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NASA Meatball NASA Dryden ALTUS banner
Altus aircraft on runway Altus aircraft on runway

Photo Number: EC96-43560-1
Photo Date: May 1, 1996

Formats: 558x480 JPEG Image (62 KBytes)
1190x1024 JPEG Image (537 KBytes)
3030x2606 JPEG Image (8,398 KBytes)

Photo
Description:
The remotely piloted Altus aircraft flew several developmental test flights from Rogers Dry Lake adjacent to NASA’s Dryden Flight Research Center, Edwards, Calif., in 1996.

Project
Description:
The Altus--the word is Latin for “high”--is a variant of the Predator surveillance drone built by General Atomics/Aeronautical Systems, Inc. It is designed for high-altitude, long-duration scientific sampling missions, and is powered by a turbocharged four-cylinder piston engine. The first Altus was developed under NASA’s Environmental Research Aircraft and Sensor Technology program, while a second Altus was built for a Naval Postgraduate School/Department of Energy program. A pilot in a control station on the ground flew the craft by radio signals, using visual cues from a video camera in the nose of the Altus and information from the craft’s air data system. Equipped with a single-stage turbocharger during the 1996 test flights, the first Altus reached altitudes in the 37,000-foot range, while the similarly-equipped second Altus reached 43,500 feet during developmental flights at Dryden in the summer of 1997. The NASA Altus also set an endurance record of more than 26 hours while flying a science mission in late 1996 and still had an estimated 10 hours of fuel remaining when it landed. Now equipped with a two-stage turbocharger, the NASA Altus maintained an altitude of 55,000 feet for four hours during flight tests in 1999.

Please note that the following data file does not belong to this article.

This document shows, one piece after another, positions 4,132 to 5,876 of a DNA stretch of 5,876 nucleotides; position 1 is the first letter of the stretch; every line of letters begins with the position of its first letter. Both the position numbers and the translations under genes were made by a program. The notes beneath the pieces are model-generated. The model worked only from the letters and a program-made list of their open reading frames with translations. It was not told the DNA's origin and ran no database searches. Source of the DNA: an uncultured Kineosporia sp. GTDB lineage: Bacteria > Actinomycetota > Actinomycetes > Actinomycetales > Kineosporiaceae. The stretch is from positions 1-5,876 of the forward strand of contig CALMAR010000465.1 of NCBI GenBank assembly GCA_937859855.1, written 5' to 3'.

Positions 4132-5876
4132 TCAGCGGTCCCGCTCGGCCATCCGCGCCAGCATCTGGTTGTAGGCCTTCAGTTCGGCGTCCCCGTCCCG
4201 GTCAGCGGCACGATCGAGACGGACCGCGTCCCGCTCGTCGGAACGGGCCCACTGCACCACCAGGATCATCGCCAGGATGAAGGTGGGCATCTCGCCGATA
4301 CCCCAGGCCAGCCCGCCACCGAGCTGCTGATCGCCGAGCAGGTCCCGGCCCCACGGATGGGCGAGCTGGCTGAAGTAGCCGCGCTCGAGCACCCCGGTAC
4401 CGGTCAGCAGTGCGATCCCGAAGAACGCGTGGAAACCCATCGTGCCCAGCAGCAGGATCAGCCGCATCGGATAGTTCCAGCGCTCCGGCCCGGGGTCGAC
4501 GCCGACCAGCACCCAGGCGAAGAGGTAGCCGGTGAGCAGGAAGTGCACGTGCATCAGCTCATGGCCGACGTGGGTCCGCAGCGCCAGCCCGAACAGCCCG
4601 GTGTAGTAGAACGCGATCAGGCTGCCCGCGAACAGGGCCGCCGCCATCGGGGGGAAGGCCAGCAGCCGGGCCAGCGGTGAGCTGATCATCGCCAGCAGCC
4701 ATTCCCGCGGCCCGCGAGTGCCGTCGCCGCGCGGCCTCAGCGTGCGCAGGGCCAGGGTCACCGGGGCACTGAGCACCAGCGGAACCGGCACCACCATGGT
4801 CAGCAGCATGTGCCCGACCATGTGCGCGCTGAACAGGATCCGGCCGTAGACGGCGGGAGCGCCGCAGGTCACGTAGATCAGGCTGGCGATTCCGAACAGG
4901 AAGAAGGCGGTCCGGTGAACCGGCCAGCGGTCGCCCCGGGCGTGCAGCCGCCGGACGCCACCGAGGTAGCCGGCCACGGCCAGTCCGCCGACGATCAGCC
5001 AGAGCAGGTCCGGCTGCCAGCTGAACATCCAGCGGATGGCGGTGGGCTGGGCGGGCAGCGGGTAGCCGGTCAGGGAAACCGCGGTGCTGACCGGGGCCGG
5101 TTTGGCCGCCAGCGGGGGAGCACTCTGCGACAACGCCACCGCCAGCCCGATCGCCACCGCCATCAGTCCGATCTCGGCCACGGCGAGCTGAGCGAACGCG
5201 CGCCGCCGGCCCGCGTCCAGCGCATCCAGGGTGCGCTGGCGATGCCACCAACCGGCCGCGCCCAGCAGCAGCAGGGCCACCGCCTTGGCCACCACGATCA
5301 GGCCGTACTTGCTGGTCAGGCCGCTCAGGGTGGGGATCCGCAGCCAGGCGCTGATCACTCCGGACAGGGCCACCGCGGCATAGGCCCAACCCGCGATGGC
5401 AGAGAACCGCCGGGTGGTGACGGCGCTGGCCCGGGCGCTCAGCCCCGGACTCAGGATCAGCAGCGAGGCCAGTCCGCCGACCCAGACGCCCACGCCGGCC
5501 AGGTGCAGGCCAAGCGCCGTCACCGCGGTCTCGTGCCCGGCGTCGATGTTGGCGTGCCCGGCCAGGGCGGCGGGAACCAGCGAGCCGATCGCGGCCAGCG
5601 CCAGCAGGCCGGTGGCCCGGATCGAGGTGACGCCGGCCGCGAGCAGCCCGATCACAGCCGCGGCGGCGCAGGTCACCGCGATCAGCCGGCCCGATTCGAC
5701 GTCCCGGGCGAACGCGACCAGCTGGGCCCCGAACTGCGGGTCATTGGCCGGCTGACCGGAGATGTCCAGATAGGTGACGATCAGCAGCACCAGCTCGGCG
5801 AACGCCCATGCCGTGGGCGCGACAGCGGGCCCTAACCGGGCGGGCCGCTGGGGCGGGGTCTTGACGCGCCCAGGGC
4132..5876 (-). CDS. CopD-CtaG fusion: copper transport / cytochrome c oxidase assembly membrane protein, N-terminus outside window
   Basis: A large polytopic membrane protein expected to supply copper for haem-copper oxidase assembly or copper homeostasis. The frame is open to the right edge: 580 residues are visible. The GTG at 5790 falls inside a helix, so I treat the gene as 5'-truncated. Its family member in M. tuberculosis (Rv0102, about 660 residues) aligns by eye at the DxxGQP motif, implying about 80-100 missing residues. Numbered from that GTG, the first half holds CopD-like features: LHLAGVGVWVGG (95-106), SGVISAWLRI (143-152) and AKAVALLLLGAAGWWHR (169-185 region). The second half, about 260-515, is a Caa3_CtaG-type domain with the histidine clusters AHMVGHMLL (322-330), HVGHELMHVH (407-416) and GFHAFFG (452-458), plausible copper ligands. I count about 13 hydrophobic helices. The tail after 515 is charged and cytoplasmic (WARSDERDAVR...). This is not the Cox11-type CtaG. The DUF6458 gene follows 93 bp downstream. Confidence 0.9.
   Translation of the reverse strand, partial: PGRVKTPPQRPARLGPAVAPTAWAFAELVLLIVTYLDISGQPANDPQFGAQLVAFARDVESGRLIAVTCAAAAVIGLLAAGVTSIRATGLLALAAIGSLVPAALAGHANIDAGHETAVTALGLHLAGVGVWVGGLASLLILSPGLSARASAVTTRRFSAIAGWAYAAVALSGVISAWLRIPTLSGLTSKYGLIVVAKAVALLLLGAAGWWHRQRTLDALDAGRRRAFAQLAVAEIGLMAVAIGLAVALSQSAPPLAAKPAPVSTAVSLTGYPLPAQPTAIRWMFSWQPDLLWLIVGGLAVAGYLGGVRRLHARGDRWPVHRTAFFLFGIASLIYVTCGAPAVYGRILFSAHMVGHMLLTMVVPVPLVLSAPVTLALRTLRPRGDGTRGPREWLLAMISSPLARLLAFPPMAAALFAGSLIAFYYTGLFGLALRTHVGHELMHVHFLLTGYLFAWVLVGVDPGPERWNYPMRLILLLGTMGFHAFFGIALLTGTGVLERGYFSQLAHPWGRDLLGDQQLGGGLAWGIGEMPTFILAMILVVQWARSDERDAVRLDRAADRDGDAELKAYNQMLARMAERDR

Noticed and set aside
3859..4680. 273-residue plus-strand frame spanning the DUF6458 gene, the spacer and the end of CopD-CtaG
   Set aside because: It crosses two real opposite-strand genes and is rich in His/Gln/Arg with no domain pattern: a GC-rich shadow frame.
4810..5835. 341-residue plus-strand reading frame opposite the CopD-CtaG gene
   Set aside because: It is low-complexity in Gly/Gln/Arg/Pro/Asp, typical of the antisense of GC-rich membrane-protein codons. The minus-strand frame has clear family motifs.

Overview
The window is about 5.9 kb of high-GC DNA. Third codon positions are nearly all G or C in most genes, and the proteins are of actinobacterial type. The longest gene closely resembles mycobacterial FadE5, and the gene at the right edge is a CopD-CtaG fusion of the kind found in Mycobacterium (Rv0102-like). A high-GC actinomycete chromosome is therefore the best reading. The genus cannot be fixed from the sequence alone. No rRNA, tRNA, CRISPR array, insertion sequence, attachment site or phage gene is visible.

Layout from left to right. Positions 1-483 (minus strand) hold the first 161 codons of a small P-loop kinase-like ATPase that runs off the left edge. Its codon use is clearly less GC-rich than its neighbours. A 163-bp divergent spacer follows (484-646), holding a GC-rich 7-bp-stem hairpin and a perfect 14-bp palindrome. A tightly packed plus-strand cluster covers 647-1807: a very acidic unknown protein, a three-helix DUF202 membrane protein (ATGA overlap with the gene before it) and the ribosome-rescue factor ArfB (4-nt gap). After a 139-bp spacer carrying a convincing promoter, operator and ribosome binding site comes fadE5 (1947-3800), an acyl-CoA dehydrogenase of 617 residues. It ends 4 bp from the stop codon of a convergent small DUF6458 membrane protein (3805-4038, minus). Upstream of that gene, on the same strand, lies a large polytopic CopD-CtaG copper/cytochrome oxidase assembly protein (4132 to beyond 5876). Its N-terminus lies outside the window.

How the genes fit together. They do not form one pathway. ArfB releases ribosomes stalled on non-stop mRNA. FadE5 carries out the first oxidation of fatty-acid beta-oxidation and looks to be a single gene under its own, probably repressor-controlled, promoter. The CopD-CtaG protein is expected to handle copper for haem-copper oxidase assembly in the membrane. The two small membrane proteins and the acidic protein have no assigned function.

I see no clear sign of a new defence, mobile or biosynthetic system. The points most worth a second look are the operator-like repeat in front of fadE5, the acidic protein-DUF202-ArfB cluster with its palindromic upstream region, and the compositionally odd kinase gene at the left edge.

NASA Photo by: NASA photo

Keywords: Altus I; Altus II; ERAST; Naval Postgraduate School; high altitude; long duration; turbocharged; Predator surveillance drone; General Atomics/Aeronautical Systems Inc.; Department of Energy/Sandia National Laboratory; Environmental Research Aircraft and Sensor Technology program


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